Curious Nature: With great powder comes great responsibility
Ski and snowboard wax helps you glide over the snow, but do you know about the severe environmental and health effects it has?
Did Santa bring a new snowboard or pair of skis? Does your old equipment need a tune? Chances are you’ll be waxing your skis or board a few times this winter. But did you know that conventional wax isn’t that good for you or the environment?
When you ski or ride, wax slowly flakes off into the snow. When the snow melts in the spring, all that wax remains in the water and flows into the creeks and rivers throughout the ecosystem, and eventually into our drinking water.
While the term “wax” may sound “all-natural,” most wax is actually made up of harmful chemicals, namely hydrocarbons and perfluoroalkyl and polyfluoroalkyl substances. While these chemicals help you glide over the snow, they are also “highly persistent, bioaccumulative and toxic,” according to scientists at Colby College, meaning that they’re in the environment forever.
When PFAS chemicals and hydrocarbon-contaminated snow melt soaks into the ground, these harmful chemicals poison the plants and animals that live in the ecosystem. According to the Environmental Protection Agency, PFAS chemicals break down very slowly and lead to detrimental reproductive, developmental, and immunological effects in already threatened alpine animals.
For humans, the increased presence of PFAS chemicals and hydrocarbons in drinking water, especially in communities located near ski areas, can be dangerous for our health. Wax chemicals found in drinking water have been linked to kidney and testicular cancers, high cholesterol, thyroid disease, and pregnancy-induced hypertension in adults. These chemicals can lead to ADHD and later age of puberty in children, according to the same Colby College researchers.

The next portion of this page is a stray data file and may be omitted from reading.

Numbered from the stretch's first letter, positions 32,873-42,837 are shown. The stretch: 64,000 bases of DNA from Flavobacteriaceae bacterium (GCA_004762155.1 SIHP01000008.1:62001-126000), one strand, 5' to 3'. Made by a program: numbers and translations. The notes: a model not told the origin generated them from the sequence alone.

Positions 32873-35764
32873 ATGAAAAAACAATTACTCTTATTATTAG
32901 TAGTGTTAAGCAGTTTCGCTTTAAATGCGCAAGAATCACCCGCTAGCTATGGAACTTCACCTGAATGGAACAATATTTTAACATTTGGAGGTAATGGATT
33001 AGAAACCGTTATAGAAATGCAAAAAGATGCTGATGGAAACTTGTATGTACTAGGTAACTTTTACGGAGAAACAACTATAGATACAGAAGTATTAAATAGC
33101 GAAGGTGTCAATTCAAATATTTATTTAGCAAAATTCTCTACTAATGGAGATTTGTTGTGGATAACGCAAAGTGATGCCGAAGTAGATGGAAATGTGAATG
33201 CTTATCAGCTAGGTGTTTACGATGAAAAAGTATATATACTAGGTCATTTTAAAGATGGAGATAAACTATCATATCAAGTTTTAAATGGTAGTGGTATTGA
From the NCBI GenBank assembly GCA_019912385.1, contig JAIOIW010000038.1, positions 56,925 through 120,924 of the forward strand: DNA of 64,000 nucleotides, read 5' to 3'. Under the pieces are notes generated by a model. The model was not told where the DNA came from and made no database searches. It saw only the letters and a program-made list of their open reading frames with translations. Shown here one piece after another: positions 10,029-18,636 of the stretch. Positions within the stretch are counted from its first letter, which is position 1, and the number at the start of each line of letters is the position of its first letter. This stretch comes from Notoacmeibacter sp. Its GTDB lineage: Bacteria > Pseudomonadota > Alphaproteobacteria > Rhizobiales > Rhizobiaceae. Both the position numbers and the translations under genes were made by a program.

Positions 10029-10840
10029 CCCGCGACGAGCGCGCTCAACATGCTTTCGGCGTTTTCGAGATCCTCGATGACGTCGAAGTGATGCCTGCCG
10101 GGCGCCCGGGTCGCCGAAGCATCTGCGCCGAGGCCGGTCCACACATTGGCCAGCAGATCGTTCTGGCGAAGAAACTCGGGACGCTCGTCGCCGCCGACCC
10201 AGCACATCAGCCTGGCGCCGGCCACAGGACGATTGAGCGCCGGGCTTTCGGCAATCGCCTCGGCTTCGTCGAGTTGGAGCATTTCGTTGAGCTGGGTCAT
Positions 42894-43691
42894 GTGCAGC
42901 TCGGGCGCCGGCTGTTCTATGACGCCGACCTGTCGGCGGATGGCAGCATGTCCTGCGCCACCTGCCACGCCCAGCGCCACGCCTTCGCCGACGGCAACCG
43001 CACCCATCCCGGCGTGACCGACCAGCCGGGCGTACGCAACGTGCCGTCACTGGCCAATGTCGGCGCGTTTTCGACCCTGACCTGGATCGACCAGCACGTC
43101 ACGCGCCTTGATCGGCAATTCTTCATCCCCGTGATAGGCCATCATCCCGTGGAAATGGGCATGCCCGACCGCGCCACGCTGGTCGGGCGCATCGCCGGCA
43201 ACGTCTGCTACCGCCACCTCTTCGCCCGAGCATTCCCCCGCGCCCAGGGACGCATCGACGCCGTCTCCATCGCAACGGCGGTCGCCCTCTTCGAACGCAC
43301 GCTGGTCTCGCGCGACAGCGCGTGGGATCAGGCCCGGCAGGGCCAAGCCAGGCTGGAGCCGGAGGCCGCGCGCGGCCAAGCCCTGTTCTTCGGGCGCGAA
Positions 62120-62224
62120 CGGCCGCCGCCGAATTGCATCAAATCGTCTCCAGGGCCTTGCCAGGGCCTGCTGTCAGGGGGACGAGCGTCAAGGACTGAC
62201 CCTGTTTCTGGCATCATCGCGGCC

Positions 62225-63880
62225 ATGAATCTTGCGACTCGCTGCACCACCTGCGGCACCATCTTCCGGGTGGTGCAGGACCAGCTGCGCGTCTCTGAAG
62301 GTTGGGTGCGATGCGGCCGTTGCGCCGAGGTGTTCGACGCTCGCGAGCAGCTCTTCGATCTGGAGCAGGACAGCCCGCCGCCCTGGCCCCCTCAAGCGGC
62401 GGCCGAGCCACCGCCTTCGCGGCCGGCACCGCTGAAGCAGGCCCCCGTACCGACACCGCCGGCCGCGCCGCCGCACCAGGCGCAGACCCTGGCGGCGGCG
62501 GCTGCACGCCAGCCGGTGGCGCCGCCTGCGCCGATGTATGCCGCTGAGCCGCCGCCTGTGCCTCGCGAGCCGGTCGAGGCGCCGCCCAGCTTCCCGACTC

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If polluting our drinking water wasn’t enough, anyone who personally applies wax containing PFAS chemicals to a ski or board has the potential to develop lung waterproofing. According to Outside Magazine, PFAS chemicals causes the alveoli, “the tiny air sacs in your lungs,” to be “unable to pump oxygen into the blood.” Lung waterproofing is scary enough for Patrick Weaver, head coach of the University of Vermont nordic ski team, to wear a $1,200 face shield when he waxes his team’s skis.
All of this is to say, next time you’re tuning your skis or board, think twice about traditional ski wax. Fortunately, there are great wax options available that don’t have all the negative effects.
Search the internet for “environmentally friendly ski wax,” and you’ll be bombarded with hundreds of options. Before you buy the first wax Google recommends, take time to do some research. Has the media talked about the wax you want to buy? Is it endorsed by industry groups as free of PFAS chemicals and hydrocarbons?
One well-reviewed option is mountainFLOW eco-wax. The wax made by this Carbondale-based company was awarded Gear of Show by Outside Magazine at Winter Outdoor Retailer 2020 and was recently featured on ABC’s Shark Tank. They are the first company to make wax that is 100% plant-based, and therefore free of all PFAS chemicals and hydrocarbons. mountainFlow says that their wax performs just as well as fluoro-based ski waxes, meaning you’re not sacrificing performance for the sake of the environment.
US Ski & Snowboard, the Canadian Ski Association, the International Ski Federation, and the International Biathlon Union have all banned wax containing PFAS chemicals from all competition in North America due to its environmental and health risks. To support their athletes, and all who want to be environmentally conscious, US Ski & Snowboard created a list of wax products that are free of PFAS chemicals, including: SWIX Fluor-free, Purl, and Holmenkol.
Next time your skis or board need wax, join the pros and the environmentalists in choosing a product that will keep you going fast and won’t harm you or the environment.
Will Barror is the sustainability fellow at Walking Mountains Science Center. He enjoys skiing, alpine ecosystems and clean drinking water, and hopes you do too.